Cookies?
Library Header Image
LSE Research Online LSE Library Services

The BDS movement and radical democracy

Chalcraft, John (2015) The BDS movement and radical democracy. In: Feldman, David, (ed.) Boycotts Past and Present. Palgrave Macmillan, London, UK. (In Press)

[img] PDF - Accepted Version
Registered users only

Download (499kB) | Request a copy

Abstract

Introduction: On 25 June 2015, the high-profile magazine Newsweek reported that Foreign Direct Investment in Israel was nearly 50% lower in 2014 than in 2013. The drop was attributed to “the fallout from the Israel Defence Forces (IDF) Operation Protective Edge [of July-August 2014] and international boycotts against the country for alleged violations of international law” (Moore 2015). Research on the Boycott, Divestment, Sanctions movement (BDS), nonetheless, is still in its infancy, and opinion is highly divided as to its nature and role. This chapter takes the view that the movement cannot be dismissed as just another form of anti-Semitism. It argues that the BDS movement instead exhibits a number of important similarities to recent radical democracy movements. It is a non-hierarchical and non-doctrinal movement that is networked, de-centralized, multitudinous, and trans-local. The movement seeks to address and change political society without aiming to take up an established position of power within political society itself, through inclusionary, direct-action mobilisation rooted in universal rights. The chapter argues that it is precisely these radically democratic features that can help account for the movement’s increasing potency in recent years. The chapter is based on participant observation in the movement over nearly a decade, and is offered by an academic with a commitment to the movement. Some are bound to discount contributions from those who have stakes in the movement or its suppression as overly interested and politicized; others will maintain a more open-minded position, grasping the complexity of the relationship between politics and scholarship, the problems lurking behind claims to objectivity (Novick 1989), and understanding that in an unresolved and profoundly polarizing conflict, neutrality and detachment is a difficult stance for any contemporary actor to maintain credibly, or even usefully.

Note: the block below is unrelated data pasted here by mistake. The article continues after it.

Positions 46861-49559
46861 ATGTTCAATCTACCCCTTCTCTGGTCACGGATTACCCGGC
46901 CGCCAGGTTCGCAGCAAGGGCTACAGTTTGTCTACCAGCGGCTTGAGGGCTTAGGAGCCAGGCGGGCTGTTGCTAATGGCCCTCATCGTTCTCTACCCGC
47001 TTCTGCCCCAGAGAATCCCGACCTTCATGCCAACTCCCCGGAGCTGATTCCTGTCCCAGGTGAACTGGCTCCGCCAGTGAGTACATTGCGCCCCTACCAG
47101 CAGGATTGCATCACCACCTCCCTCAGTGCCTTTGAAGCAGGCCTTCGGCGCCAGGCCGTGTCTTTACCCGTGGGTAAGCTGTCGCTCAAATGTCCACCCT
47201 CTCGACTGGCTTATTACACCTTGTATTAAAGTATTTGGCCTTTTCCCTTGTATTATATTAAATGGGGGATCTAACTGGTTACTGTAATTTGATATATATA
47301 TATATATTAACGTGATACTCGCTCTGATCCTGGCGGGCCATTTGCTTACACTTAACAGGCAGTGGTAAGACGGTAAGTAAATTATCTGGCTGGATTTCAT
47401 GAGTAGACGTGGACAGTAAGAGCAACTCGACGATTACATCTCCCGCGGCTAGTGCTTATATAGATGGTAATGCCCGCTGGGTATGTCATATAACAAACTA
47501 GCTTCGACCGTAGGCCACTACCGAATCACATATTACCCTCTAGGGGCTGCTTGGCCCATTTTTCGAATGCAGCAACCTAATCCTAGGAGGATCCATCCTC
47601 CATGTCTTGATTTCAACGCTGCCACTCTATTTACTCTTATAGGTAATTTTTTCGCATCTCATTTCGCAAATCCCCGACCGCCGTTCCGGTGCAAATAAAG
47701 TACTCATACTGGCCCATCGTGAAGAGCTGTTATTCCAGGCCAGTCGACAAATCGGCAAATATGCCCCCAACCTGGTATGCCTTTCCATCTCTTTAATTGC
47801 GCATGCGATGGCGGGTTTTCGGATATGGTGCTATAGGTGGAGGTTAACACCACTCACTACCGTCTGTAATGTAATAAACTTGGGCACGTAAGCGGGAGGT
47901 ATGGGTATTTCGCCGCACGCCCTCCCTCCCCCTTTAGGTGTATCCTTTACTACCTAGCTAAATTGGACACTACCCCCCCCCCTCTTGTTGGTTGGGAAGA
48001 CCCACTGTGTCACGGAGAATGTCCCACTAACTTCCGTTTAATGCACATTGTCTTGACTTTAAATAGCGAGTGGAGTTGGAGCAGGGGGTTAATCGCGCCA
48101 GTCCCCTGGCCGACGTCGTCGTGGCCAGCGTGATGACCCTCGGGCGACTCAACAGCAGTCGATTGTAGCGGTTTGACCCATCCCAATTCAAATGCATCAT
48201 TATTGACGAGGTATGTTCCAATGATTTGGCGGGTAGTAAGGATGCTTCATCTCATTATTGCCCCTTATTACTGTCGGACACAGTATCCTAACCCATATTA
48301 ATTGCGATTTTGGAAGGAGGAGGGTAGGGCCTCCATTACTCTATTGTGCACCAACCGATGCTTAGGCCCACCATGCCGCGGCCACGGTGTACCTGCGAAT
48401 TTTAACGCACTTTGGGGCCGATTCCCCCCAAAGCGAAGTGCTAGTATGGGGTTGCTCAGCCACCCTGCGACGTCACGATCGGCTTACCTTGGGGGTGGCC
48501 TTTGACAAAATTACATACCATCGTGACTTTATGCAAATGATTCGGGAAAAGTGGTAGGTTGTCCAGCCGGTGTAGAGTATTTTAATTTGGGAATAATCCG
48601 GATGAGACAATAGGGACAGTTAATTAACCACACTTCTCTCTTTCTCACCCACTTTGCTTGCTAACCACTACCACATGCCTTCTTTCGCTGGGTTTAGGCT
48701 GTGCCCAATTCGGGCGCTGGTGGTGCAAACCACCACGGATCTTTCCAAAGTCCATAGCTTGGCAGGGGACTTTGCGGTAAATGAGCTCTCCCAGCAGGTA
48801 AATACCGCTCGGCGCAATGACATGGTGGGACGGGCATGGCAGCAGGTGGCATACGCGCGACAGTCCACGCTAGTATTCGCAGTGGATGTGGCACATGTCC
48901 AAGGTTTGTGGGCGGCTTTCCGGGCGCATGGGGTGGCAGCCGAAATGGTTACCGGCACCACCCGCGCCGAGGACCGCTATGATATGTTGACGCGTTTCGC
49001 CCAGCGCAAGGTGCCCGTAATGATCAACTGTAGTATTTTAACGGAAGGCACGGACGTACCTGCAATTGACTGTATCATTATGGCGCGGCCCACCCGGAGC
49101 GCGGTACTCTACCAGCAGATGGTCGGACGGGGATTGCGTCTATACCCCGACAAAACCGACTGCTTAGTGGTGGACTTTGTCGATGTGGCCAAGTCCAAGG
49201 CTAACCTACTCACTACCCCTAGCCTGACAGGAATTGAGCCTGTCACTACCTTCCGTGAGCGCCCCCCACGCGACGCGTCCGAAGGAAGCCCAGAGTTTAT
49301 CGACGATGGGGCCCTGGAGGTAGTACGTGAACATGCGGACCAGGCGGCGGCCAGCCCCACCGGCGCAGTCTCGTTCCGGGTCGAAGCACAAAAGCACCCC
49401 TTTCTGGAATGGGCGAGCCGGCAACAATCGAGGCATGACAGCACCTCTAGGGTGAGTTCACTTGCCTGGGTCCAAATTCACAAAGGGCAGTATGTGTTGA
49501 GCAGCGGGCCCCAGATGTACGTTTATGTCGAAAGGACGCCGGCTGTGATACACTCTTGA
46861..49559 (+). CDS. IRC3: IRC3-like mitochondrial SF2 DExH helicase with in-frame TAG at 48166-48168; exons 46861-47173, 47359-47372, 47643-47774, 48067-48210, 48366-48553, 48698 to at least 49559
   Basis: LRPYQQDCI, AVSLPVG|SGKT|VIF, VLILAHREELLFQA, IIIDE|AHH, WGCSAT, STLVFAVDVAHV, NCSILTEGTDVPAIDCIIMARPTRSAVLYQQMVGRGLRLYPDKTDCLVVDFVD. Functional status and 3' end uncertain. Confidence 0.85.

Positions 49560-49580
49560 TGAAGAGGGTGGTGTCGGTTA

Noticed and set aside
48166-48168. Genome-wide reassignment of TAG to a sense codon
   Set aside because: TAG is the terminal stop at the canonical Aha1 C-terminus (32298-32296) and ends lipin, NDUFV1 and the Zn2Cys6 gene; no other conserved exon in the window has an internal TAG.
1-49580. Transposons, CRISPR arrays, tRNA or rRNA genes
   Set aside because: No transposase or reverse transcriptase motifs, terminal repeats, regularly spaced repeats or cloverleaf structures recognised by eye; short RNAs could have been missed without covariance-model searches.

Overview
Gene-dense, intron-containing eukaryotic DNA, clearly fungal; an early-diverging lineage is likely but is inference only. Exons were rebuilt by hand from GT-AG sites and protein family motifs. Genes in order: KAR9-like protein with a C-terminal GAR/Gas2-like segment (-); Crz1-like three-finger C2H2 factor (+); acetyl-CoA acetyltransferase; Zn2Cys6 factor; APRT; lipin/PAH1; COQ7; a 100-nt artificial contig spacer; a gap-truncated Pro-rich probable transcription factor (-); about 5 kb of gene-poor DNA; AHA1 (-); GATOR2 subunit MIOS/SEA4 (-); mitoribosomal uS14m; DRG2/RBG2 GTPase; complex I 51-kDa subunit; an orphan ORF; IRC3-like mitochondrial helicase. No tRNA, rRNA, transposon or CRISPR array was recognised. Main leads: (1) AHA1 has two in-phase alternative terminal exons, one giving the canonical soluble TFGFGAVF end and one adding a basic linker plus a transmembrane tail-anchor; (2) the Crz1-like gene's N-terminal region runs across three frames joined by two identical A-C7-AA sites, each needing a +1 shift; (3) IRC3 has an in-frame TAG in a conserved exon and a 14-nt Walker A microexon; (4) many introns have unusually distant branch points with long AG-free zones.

Item Type: Book Section
Official URL: http://www.palgrave.com/gb/
Additional Information: © 2017 The Author
Divisions: Government
Subjects: H Social Sciences > H Social Sciences (General)
J Political Science > JF Political institutions (General)
Sets: Departments > Government
Date Deposited: 14 Mar 2016 15:47
Last Modified: 23 Aug 2019 13:22
URI: http://eprints.lse.ac.uk/id/eprint/65723

Actions (login required)

View Item View Item

Downloads

Downloads per month over past year

View more statistics